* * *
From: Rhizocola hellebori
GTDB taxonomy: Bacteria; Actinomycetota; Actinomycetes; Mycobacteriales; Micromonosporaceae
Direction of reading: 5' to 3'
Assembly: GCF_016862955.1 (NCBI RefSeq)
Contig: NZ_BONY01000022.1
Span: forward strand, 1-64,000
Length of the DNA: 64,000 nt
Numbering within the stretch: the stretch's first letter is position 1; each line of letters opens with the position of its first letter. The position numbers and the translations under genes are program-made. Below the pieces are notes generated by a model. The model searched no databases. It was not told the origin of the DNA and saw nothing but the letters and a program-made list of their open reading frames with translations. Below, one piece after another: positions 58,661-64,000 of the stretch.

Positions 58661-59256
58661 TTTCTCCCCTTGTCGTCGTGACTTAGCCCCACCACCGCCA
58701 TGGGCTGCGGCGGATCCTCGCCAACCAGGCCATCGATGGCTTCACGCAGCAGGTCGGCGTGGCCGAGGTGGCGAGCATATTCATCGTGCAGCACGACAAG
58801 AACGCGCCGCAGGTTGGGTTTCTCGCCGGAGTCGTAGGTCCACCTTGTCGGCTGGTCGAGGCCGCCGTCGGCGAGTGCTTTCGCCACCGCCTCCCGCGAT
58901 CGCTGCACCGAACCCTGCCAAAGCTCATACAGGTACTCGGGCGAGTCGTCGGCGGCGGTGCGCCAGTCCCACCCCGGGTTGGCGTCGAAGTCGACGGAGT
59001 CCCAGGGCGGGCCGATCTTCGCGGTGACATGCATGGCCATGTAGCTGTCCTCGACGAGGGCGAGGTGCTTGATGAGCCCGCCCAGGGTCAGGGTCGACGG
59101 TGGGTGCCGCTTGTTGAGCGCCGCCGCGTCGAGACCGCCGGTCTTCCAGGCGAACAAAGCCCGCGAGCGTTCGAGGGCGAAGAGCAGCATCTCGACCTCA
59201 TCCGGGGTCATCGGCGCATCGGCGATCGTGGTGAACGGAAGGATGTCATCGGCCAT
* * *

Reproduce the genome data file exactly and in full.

From: Rhizocola hellebori
GTDB taxonomy: Bacteria; Actinomycetota; Actinomycetes; Mycobacteriales; Micromonosporaceae
Direction of reading: 5' to 3'
Assembly: GCF_016862955.1 (NCBI RefSeq)
Contig: NZ_BONY01000022.1
Span: forward strand, 1-64,000
Length of the DNA: 64,000 nt
Numbering within the stretch: the stretch's first letter is position 1; each line of letters opens with the position of its first letter. The position numbers and the translations under genes are program-made. Below the pieces are notes generated by a model. The model searched no databases. It was not told the origin of the DNA and saw nothing but the letters and a program-made list of their open reading frames with translations. Below, one piece after another: positions 58,661-64,000 of the stretch.

Positions 58661-59256
58661 TTTCTCCCCTTGTCGTCGTGACTTAGCCCCACCACCGCCA
58701 TGGGCTGCGGCGGATCCTCGCCAACCAGGCCATCGATGGCTTCACGCAGCAGGTCGGCGTGGCCGAGGTGGCGAGCATATTCATCGTGCAGCACGACAAG
58801 AACGCGCCGCAGGTTGGGTTTCTCGCCGGAGTCGTAGGTCCACCTTGTCGGCTGGTCGAGGCCGCCGTCGGCGAGTGCTTTCGCCACCGCCTCCCGCGAT
58901 CGCTGCACCGAACCCTGCCAAAGCTCATACAGGTACTCGGGCGAGTCGTCGGCGGCGGTGCGCCAGTCCCACCCCGGGTTGGCGTCGAAGTCGACGGAGT
59001 CCCAGGGCGGGCCGATCTTCGCGGTGACATGCATGGCCATGTAGCTGTCCTCGACGAGGGCGAGGTGCTTGATGAGCCCGCCCAGGGTCAGGGTCGACGG
59101 TGGGTGCCGCTTGTTGAGCGCCGCCGCGTCGAGACCGCCGGTCTTCCAGGCGAACAAAGCCCGCGAGCGTTCGAGGGCGAAGAGCAGCATCTCGACCTCA
59201 TCCGGGGTCATCGGCGCATCGGCGATCGTGGTGAACGGAAGGATGTCATCGGCCAT